LAP: Behind the scenes with Skip

The marine mammal trainers work very closely with the seals and sea lions at the Aquarium. But you may not know that they work with other marine animals around the Aquarium, too—like lobsters, lumpfish, snakes and even Myrtle the turtle

This is a post from trainer Meg Stone, who has been working with a different kind of turtle.

Skip, a Blandings turtle, not only does live animal presentations for the public, but gets training sessions behind the scenes. Teaching Skip helps this shy guy get comfortable meeting new people during these presentation, keeps him active in his environment and allows Skip to participate in his own health care.

Skip is a handsome fellow. Here he is in his container during a live animal presentation!

Throughout the day, like all the animals in the Aquarium, we offer him some enrichment, or play. Here is Skip playing around with some peas.

Come by the Aquarium and you might Skip during a live animal presentations in the Blue Planet Action Center. Or you might see another fascinating animal from our blue planet—like axolotls, lobsters or Eastern box turtles. There's just so much the learn!


Exams for Anacondas

Today's post comes to you from Kerry McNally in the Animal Health department. She takes us behind the scenes to show how the Aquarium's veterinarians with the whole health care team take care of its animals. Kerry also blogged extensively when she was with the Sea Turtle Rescue department.

Staff and volunteers work hard to ensure all of the animals at the New England Aquarium are well taken care of. We provide the right food and nutrients, habitat and enrichment opportunities to make sure everyone is healthy. This also means trips to the veterinarian for small and big animals alike. This includes our anacondas!

Checking heart rate

Every year or two, we remove our three large green anacondas from their exhibit and head upstairs to our Animal Health department. We lightly sedate the animals for easy handling, maneuvering and for human and animal safety. Once the snakes are comfortable, our veterinarian begins a thorough physical exam to ensure the snakes are growing properly and to identify any potential health issues early.

Say "aaaaahhhh"
The vet starts by evaluating every inch of the body to make sure there are no wounds or scale loss. The next step is to get current weights and lengths. This is no easy task-the anacondas are big! It’s hard to imagine that two of the snakes, Wilson and Marion, were less than a pound when they were born on New Year’s Day 2008. Now they weigh in at over 65 pounds and are over 11 feet long. But they are not the largest snake in the exhibit. That’s our oldest anaconda Kathleen, who weighs in at 101 pounds and is 13.5 feet long!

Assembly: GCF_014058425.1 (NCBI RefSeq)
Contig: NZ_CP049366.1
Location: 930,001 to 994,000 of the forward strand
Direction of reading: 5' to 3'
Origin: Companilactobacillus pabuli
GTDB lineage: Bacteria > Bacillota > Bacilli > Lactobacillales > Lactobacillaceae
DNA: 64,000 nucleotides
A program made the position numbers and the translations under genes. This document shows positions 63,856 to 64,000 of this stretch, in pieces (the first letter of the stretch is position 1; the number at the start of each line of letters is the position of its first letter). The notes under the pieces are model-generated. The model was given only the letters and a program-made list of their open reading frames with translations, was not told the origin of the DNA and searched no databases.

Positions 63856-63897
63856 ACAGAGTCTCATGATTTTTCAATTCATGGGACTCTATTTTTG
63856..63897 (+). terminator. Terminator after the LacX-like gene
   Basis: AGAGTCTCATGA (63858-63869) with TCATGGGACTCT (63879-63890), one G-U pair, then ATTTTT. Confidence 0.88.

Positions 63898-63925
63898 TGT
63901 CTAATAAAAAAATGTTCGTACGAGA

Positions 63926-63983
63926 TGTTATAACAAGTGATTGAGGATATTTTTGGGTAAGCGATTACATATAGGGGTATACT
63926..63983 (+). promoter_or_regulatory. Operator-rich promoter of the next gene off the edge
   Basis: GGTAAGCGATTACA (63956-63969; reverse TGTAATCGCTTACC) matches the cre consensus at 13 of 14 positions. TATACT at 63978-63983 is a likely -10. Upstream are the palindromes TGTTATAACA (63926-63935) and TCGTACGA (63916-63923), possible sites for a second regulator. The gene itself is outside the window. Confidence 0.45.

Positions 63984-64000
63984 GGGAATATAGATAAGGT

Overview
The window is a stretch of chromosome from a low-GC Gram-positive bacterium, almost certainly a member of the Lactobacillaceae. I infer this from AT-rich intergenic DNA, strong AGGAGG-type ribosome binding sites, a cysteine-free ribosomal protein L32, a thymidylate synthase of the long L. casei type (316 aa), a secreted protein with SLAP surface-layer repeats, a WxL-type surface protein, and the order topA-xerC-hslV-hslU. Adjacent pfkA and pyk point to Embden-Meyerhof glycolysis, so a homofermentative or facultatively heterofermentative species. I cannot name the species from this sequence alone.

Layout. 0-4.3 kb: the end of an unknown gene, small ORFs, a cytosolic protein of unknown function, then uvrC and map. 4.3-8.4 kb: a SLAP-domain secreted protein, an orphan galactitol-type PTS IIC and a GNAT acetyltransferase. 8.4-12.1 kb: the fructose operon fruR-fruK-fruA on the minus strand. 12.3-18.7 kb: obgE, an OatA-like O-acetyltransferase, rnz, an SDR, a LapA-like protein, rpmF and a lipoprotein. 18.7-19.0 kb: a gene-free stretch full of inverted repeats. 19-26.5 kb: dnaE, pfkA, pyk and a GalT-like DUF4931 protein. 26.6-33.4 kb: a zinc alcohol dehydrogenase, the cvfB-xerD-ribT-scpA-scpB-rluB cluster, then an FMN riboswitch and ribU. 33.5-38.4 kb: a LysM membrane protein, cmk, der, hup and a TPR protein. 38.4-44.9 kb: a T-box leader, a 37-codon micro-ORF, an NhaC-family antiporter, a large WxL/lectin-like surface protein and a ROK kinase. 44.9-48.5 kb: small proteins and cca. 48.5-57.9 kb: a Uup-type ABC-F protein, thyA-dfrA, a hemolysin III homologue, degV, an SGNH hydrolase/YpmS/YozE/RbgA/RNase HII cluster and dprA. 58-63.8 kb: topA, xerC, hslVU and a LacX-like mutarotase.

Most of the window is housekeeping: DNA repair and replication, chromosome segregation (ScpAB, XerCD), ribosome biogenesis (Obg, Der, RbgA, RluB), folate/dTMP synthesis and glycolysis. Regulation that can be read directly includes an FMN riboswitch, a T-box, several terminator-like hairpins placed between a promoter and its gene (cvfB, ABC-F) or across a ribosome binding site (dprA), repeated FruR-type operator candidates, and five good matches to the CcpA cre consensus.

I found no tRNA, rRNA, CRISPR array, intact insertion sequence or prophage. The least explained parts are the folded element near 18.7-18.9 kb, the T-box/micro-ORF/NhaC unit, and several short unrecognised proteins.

Taking measurements

One radiograph at a time: Kerry maneuvers the machinery while her partner holds the snake

Radiograph of Wilson's head
Just like an annual physical you might get at your doctor, our vet looks in the mouth and at the eyes, collects a blood sample for analysis and even does radiograms! This allows us to check the snake’s bones for healthy growth, ensures there are no unusual masses and even to see if there are ovarian follicles. It takes quite a few shots to get the full length of a 13 foot animal! After checking lots of x-rays, as well as the rest of the tests, all of our animals look like they are in good shape.

The snakes were then moved to a holding tank once their exams were finished so they could fully recover and slowly wake up from the sedation. They were then returned to the exhibit the next day with no issues. We can now say our anacondas are in good health and, until their next exam, you can see these amazing animals on exhibit in the Freshwater gallery.

Back home


A Little Trap for a Little Lobster

The Edge of the Sea touch tank lets visitors get up close to some local tidepool animals, and often times there are small lobsters on display. Only a few inches long, these animals come from the New EnglandAquarium’s Lobster Lab, where we grow young lobsters in order to study their growth patterns, shell rot and impacts of climate change.